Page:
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If you think PCs are dying, you haven’t been paying attention

It’s been a grim week for the world of computers. If you aren’t up-to-date on financial statements (and I can’t blame you for that), let me catch you up to speed. Microsoft started the week by posting a 39% decline in its Windows revenue, followed shortly by Intel recording a 36% drop for its Client Computing Group (consumer products). AMD and Apple are announcing their earnings next week, with dire predictions as the demand for PCs comes to a standstill.

PCs are dying, or that’s how the story usually goes for these types of drops. In 2015, a 5% drop was enough for Wired to declare, “no, really, the PC is dying.” And in 2009, when PC sales dropped by 8%, John Herrman at Gizmodo wrote: “I just can’t go on pretending there’s a future for [desktop PCs].” Those single-digit drops were enough to ruffle feathers, so between a 35% and 40% decline? That looks like certain death.

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But there’s a much broader context here, and for everyone holding tight to their beloved computer (myself included), fret not — PCs aren’t going anywhere.

It’s pretty bad out here

Coffee spilling on a laptop keyboard.

Intel is down, and AMD, Apple, and Nvidia are expected to follow suit, but the glaring signpost is Microsoft. The 39% drop comes from Windows manufacturer revenue, which is the money Microsoft receives from brands shipping Windows computers. It’s not entirely representative of the PC market, but it’s close.

In early January, Gartner reported that PC sales had fallen off globally by 28.5% compared to the previous year, with multiple brands including Lenovo, HP, and Dell experiencing historic lows. Mikako Kitagawa at Gartner summed it up: “A decline of this magnitude only happens when market demand effectively comes to a halt.”

It has halted, but not because PCs are dying. Kitagawa points out that “since many consumers already have relatively new PCs that were purchased during the pandemic, a lack of affordability is superseding any motion to buy.” Record PC sales across the industry occurred in 2021 due to the pandemic, and that is falling off. After all, if you buy a new PC ever few years, why upgrade the model you just bought in 2021?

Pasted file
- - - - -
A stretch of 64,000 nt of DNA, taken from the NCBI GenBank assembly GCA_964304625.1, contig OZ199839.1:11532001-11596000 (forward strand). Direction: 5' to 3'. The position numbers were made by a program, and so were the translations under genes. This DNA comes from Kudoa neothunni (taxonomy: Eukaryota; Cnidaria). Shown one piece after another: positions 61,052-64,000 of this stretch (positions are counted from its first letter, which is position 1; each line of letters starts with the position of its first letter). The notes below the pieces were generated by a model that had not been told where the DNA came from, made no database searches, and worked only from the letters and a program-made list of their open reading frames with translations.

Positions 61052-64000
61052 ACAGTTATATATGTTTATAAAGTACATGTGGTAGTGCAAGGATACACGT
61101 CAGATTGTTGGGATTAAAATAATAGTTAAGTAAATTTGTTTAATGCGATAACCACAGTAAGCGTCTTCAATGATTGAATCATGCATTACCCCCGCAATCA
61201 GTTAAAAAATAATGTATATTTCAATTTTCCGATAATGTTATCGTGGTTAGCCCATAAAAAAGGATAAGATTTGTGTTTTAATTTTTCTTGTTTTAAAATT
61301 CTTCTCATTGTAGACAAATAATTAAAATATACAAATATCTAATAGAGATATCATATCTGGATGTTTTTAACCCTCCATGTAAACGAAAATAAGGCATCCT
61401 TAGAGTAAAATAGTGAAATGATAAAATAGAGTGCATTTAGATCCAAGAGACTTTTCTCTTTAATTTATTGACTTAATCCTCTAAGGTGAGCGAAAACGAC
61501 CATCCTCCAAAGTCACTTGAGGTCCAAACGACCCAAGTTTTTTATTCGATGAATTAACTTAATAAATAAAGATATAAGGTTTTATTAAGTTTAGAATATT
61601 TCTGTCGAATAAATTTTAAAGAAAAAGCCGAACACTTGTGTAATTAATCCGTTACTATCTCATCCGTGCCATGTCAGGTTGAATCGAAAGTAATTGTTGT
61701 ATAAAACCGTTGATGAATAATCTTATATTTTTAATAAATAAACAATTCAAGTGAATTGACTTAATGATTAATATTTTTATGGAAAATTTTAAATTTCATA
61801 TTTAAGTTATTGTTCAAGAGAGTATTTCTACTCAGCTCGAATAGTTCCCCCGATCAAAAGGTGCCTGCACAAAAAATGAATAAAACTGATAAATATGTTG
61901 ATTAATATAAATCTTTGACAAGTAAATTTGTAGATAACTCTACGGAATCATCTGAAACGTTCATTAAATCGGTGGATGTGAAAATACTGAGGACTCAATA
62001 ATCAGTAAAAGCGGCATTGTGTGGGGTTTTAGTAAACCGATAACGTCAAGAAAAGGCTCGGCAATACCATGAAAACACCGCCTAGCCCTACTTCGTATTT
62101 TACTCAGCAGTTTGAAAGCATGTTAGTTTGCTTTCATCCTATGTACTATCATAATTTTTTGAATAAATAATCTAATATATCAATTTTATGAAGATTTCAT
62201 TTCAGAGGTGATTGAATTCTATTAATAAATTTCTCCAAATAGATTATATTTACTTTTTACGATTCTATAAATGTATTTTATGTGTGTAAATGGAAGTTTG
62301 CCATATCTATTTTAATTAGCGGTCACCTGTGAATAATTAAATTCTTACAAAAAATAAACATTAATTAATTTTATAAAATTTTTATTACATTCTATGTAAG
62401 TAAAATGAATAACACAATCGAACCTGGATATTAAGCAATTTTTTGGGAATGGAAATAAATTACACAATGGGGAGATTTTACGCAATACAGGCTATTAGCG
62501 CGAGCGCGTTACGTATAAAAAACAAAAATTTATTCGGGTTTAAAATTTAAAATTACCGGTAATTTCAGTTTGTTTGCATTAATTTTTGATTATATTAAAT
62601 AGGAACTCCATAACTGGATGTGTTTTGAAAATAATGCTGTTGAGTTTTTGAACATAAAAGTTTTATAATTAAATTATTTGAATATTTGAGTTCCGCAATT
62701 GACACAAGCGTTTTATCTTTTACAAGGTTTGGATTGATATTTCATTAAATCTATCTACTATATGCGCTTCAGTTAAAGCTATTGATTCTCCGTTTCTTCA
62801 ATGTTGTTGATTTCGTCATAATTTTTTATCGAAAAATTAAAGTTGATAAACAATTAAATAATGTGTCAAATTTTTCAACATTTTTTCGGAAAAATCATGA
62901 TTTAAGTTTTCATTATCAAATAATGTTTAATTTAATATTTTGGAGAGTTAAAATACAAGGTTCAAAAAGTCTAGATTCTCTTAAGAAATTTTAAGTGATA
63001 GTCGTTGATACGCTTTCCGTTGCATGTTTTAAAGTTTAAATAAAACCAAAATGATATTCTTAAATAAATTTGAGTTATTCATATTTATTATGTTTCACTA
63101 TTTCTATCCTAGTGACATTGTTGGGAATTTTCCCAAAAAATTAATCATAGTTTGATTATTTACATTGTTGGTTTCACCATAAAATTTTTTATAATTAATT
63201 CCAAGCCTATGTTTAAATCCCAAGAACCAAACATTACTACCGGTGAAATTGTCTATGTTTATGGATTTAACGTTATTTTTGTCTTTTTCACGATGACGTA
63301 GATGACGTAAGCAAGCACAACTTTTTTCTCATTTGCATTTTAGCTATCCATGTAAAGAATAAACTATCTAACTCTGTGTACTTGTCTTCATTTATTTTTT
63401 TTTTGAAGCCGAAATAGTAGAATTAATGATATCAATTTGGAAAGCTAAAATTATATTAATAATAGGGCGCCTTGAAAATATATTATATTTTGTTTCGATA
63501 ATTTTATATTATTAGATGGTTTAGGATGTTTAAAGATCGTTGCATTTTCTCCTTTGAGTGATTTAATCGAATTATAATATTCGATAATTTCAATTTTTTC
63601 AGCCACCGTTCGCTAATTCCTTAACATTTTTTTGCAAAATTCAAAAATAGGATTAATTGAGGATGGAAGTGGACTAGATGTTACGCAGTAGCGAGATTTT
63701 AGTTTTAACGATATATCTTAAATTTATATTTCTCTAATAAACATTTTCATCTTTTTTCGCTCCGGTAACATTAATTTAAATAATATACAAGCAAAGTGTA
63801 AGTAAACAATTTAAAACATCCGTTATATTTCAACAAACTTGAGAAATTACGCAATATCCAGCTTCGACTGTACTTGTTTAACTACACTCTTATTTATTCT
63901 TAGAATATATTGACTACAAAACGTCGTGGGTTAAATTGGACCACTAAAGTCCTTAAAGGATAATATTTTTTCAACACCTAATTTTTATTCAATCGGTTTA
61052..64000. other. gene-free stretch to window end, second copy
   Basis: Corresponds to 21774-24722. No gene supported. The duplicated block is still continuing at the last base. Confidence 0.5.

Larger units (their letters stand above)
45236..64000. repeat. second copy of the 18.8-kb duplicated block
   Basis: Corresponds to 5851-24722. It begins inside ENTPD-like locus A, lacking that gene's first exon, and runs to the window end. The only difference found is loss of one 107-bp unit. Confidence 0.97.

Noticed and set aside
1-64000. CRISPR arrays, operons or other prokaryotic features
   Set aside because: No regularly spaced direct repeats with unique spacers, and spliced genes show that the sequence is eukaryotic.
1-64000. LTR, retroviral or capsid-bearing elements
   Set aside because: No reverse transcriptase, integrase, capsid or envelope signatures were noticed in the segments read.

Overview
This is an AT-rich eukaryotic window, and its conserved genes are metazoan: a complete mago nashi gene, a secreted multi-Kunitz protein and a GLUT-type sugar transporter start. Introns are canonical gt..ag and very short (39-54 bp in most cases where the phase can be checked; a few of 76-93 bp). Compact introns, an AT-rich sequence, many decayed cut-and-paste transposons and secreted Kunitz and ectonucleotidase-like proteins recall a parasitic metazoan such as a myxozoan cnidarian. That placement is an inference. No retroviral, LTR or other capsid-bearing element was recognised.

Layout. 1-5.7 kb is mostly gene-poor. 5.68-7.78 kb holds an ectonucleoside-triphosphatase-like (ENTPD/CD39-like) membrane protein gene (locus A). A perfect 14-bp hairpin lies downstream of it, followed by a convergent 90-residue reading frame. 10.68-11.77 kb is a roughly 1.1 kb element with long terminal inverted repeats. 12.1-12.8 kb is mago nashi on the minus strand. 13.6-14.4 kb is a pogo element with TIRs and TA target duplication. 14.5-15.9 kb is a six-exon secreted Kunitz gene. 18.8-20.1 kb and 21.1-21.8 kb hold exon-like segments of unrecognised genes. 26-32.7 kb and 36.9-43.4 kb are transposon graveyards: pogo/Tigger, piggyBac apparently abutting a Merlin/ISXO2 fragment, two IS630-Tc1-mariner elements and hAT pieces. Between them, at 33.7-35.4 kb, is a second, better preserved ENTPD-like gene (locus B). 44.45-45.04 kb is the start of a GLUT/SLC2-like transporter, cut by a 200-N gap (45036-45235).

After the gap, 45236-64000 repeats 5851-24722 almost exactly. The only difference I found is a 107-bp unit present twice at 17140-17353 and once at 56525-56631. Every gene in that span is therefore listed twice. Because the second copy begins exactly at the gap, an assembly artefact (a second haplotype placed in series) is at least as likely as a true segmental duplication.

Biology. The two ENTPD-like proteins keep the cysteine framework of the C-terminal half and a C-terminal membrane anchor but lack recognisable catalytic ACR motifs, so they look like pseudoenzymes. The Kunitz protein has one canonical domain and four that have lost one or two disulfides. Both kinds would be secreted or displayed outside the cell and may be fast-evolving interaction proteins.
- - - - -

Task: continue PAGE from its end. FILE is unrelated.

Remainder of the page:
All the parts of the Concept Luna laptop laid out on the table.

That’s the logic pointed out by Canalys’ analysis of the PC market. In fact, its report shows 7% growth in PC shipments in 2022 compared to 2019, with the massive decline only evident compared to the boom in 2020 and 2021. Ishan Dutt at Canalys recognized this current slump, but said it was only a short-term problem:

“… total volumes will remain higher than in the prepandemic era of 2019. Once businesses and consumers ride out the storm, we expect delayed purchases to begin boosting the market in late 2023, with momentum picking up in 2024.”

Canalys also points out the difference between laptops and desktops. Laptops dropped by 19% for the year in 2022, but desktops only dropped  by 7%. And that difference is the critical element to the long-term life of PCs.

But what about my PC games?

HP Omen 45L sitting on a table.
Jacob Roach / Digital Trends

Industrywide analysis generally focuses on the largest vendors, but a rising tide has been growing in a different segment of PCs: PC gaming. In October 2022, Steam reached an all-time-high player count of over 30 million, building on already high momentum from 2020 to 2021.

In addition, companies continue to see growth in gaming. In AMD’s November 2022 financial disclosure, it showed nearly a 40% drop in its client (consumer) revenue. Gaming, however, saw 14% growth. Similarly, Nvidia posted a 51% drop in its gaming revenue compared to 2021, but cash is still at the levels of revenue before the GPU shortage (and Nvidia’s massive gaming growth) hit.

Intel, despite showing a massive decline in consumer sales overall, also posted an 8% growth in 2022 for its Accelerated Computing Systems and Graphics group (the group behind the Arc Alchemist A770 and A750).

Two intel Arc graphics cards on a pink background.
Jacob Roach / Digital Trends

Much of the decline we’re seeing now comes on the back of “overly enthusiastic production commitments,” according to Jon Peddie of Jon Peddie Research, with hardware vendors rushing to produce more supply during the chip shortage. “There was a serious loss of common sense and historical perspective exhibited by many suppliers that has come home to roost. We see a slow growth ahead, but growth nonetheless.”

There’s no doubt that economic factors like massive layoffs at companies like Google are doubling down on a slump that was already expected coming out of the pandemic. But that doesn’t mean PCs are going away. We’ve seen this story a dozen times over the past decade, and PCs are still kicking.

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